What Would an Ideal College Look Like? A Lot Like This

By John Tierney

If you’ve been attentive to the growing series of posts here under the banner of the American Futures project, you know that Deb and Jim Fallows have been examining  small, resilient American cities that are home to intriguing innovations and entrepreneurship. A few days ago, as part of the project’s recent focus on Burlington, Vermont, I took a look at two of the three great colleges there.  Now let’s look in on the third, Champlain College. You’ll see why this one fits the project’s ongoing “American ingenuity” theme.

If you could design your ideal college from scratch, what would it look like? Mine would look something like the following. Students would acquire training that makes them immediately employable. They’d take courses in the liberal arts that would sharpen their skills in writing, analysis, and reasoning. And they’d graduate with some real-life knowledge, such as how to interview for a job. There’d be no tenure for faculty, but instructors would be made to feel they’re valued members of the enterprise. And administrators would constantly ask themselves “how can we prepare students for what the world needs of them?”

While you’re busy designing your version of the ideal, I can take a nap or go fishing, because somebody has already built mine: Champlain College. It is doing everything I’ve described and, in the process, is gaining the attention of the higher-ed world. The words I’ve heard used to describe Champlain include innovative, nimble, adaptable. A professor from nearby St. Michael’s College told me, with unabashed admiration, “Champlain is always asking itself What works?”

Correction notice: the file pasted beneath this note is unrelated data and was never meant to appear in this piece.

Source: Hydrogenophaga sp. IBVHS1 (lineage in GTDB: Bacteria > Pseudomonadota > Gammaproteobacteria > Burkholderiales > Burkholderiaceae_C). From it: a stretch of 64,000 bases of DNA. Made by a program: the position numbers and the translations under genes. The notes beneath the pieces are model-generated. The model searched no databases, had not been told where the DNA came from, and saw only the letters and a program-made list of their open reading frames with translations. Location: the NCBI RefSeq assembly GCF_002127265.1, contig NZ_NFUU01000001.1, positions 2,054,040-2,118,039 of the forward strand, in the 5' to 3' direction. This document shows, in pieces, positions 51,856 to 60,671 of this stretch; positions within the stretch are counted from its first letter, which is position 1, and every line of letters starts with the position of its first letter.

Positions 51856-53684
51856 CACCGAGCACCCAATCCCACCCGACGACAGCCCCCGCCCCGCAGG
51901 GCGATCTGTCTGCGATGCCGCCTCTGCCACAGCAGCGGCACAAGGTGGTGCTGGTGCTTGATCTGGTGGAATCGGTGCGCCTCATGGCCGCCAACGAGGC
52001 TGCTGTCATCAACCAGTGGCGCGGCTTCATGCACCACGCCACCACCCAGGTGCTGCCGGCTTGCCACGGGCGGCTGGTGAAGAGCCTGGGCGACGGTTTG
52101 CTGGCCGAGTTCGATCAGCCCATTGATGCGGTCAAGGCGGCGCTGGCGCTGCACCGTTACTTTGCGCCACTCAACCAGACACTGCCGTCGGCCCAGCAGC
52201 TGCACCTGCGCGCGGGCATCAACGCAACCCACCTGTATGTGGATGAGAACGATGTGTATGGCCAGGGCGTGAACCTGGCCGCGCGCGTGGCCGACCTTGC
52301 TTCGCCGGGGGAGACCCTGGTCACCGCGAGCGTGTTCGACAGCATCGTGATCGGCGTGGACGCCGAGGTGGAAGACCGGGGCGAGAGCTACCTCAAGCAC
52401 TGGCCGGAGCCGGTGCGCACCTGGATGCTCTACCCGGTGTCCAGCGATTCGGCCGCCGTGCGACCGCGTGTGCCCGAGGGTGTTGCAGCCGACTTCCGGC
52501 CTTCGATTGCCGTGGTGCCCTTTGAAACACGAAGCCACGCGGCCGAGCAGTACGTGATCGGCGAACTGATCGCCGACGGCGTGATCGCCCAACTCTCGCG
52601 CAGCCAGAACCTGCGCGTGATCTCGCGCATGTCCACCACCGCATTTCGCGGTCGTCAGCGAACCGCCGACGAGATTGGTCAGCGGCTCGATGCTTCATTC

Founded in 1878 and long known as the Burlington Business College, Champlain assumed its current name in 1958, when it had only 60 students in various associate’s degree programs.  Starting bachelor’s degree programs in 1991, the college now enrolls 2000 undergraduates – an enrollment cap it committed to several years ago in an agreement with the student-rich city of Burlington.  When it launched its bachelor’s programs, this college long known for training secretaries and accountants, began to reinvent itself, earning respect for its enterprising spirit.

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The dominant ethos of Champlain – that “what works?” mentality – intensified when David Finney arrived from NYU in 2005 to become president.  Finney quickly instituted what he calls a “three-dimensional education” program, an undergraduate curriculum consisting of interdisciplinary liberal-arts courses, a life-skills program, and training for a career.

Though it’s a career-focused college, Champlain requires its students to take a core curriculum of liberal-arts courses over four years to enhance intellectual discipline and critical thinking. Believing that “American higher education has really lost its way with general-education courses,” Finney told me that when he arrived in his new job, he decided to spend all of his “honeymoon capital” as new president to replace the “hodge-podge of courses” that formed the liberal-arts core. He assembled a faculty task force to design a revised core aiming to build habits of mind students will need “not just as they’re leaving here,” Finney says, “but over their lifetime.“